The Stuart and Barbara Padnos Foundation has provided a gift to the Frankel Center for Judaic Studies to establish the Padnos Engagement on Jewish Learning fund. The initiative, which commenced last year, will facilitate annual public educational activities in Jewish Studies throughout the State of Michigan with a focus on the western part of the state.

The Padnos Public Engagement on Jewish Learning Event that took place on November 17 at 7 pm, featured Dr. Shayna Sheinfeld, Frankel Institute Fellow, University of Michigan, and Honorary Research Fellow, Sheffield Institute for Interdisciplinary Biblical Studies (SIIBS). Dr. Sheinfeld presented a lecture called “When Patronage was ‘Matronage’: How Jewish Women’s Money Supported the Early Jesus Movement” at the Loosemore Auditorium at the Richard M. Devos Center on Grand Valley State University's Campus. The event was also virtually simulcast and can be viewed on Youtube at

Dr. Sheinfeld’s research aims to move beyond normative, elite evidence to include underrepresented populations such as women and enslaved people. She hopes that what, “people will learn from this lecture is that most common understandings of Jewish and early Christian women are inaccurate—they were not relegated to the home or ‘private sphere,’ they were not passively waiting to be guided by a man. They were active and thoughtful, they made decisions on their own, and they had money and agency and contributed in many ways to early Jewish and early Christian communities. These women were still products of their time and limited (as we all are) by our social and cultural situations.”

Sheinfeld’s current research at the Frankel Institute is geared toward her current monograph, Big Tent Judaism: Diversity in Jewish Leadership in the First through Third Centuries CE, which analyzes the varieties of leadership in Judaism in this period, including the early Jesus movement. As with her Padnos lecture, this project focuses on the inclusion of underrepresented populations in this time period, away from the traditional, masculine-centered ideas of leadership: a focus on political, religious, and military leaders. Sheinfeld explains that:

“These are essential roles for an understanding of Jewish and Christian authority in this period, to be sure, but leadership roles exist at all levels of society, and by focusing on the elite roles only, we keep our gaze only on the most prominent figures and only on the most obvious ways one might be a leader… We know that the early Jesus movement had women who were apostles and deacons, and women who financially and socially supported the movement. If we think beyond our immediate conceptions of elite leadership, we can better see the diverse communities, institutions, and leaders in ancient Judaism.”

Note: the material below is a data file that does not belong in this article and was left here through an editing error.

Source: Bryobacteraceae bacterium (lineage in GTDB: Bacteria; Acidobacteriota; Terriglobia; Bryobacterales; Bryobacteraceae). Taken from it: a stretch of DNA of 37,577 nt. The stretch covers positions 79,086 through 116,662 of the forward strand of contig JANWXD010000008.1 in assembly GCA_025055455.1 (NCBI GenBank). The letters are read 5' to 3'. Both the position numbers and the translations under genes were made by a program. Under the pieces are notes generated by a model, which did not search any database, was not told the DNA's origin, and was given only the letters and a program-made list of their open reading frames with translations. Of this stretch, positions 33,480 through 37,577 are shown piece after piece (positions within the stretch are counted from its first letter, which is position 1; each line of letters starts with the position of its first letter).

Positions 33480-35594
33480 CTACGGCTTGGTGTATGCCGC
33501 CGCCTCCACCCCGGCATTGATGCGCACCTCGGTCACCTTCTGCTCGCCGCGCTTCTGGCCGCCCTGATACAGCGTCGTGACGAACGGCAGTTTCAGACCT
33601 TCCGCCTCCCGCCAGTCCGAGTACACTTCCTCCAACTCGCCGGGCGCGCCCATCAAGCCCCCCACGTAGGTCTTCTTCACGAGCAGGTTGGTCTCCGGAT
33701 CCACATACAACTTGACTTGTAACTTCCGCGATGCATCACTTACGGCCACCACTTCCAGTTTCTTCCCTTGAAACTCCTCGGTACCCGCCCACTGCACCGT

This academic year, Dr. Sheinfeld will be hosting a book launch for her textbook, Jewish and Christian Women in the Ancient Mediterranean (Routledge 2022), written with co-authors Dr. Meredith Warren (Sheffield) and Dr. Sara Parks (Dublin) on December 13, will speak on “Pacifism as Leadership in Jewish Antiquity” during the virtual Enoch Seminar and Frankel Institute conference "Studies in Second Temple Judaism: A Global Enterprise", which she is co-chairing in January 2022, and will be giving a talk at the Sheffield Institute for Interdisciplinary Biblical Studies on “Was Jesus a Pharisee?” on February 28, 2022.

Dr. Sheinfeld looks forward to focusing on her research during her year at the University of Michigan and working, “with such an amazing cohort of scholars.” She reflects that, “Even just two months into the fellowship, our discussions help invigorate and excite my own research and writing, and more than once a comment by someone else has sent me on a merry research chase—I have already learned so much with this rich dialogue. I am incredibly grateful to my colleagues here, to Gabriele Boccaccini as our head fellow, and to the Frankel Institute for this opportunity.”